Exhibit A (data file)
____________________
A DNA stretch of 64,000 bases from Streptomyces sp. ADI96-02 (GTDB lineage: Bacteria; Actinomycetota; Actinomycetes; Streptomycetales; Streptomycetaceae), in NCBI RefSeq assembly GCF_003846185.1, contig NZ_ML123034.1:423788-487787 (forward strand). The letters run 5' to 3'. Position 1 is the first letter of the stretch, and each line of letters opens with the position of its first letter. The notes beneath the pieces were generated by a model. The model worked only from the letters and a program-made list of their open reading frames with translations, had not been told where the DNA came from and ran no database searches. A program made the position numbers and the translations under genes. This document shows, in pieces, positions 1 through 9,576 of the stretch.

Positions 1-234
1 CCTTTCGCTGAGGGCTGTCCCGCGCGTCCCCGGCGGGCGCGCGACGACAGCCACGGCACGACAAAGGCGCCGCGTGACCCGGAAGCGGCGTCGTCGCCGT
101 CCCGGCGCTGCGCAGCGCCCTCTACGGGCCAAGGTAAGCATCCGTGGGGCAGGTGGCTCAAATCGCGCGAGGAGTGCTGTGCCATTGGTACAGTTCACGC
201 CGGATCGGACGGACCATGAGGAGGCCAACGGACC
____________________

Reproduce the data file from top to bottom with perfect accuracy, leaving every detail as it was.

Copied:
A DNA stretch of 64,000 bases from Streptomyces sp. ADI96-02 (GTDB lineage: Bacteria; Actinomycetota; Actinomycetes; Streptomycetales; Streptomycetaceae), in NCBI RefSeq assembly GCF_003846185.1, contig NZ_ML123034.1:423788-487787 (forward strand). The letters run 5' to 3'. Position 1 is the first letter of the stretch, and each line of letters opens with the position of its first letter. The notes beneath the pieces were generated by a model. The model worked only from the letters and a program-made list of their open reading frames with translations, had not been told where the DNA came from and ran no database searches. A program made the position numbers and the translations under genes. This document shows, in pieces, positions 1 through 9,576 of the stretch.

Positions 1-234
1 CCTTTCGCTGAGGGCTGTCCCGCGCGTCCCCGGCGGGCGCGCGACGACAGCCACGGCACGACAAAGGCGCCGCGTGACCCGGAAGCGGCGTCGTCGCCGT
101 CCCGGCGCTGCGCAGCGCCCTCTACGGGCCAAGGTAAGCATCCGTGGGGCAGGTGGCTCAAATCGCGCGAGGAGTGCTGTGCCATTGGTACAGTTCACGC
201 CGGATCGGACGGACCATGAGGAGGCCAACGGACC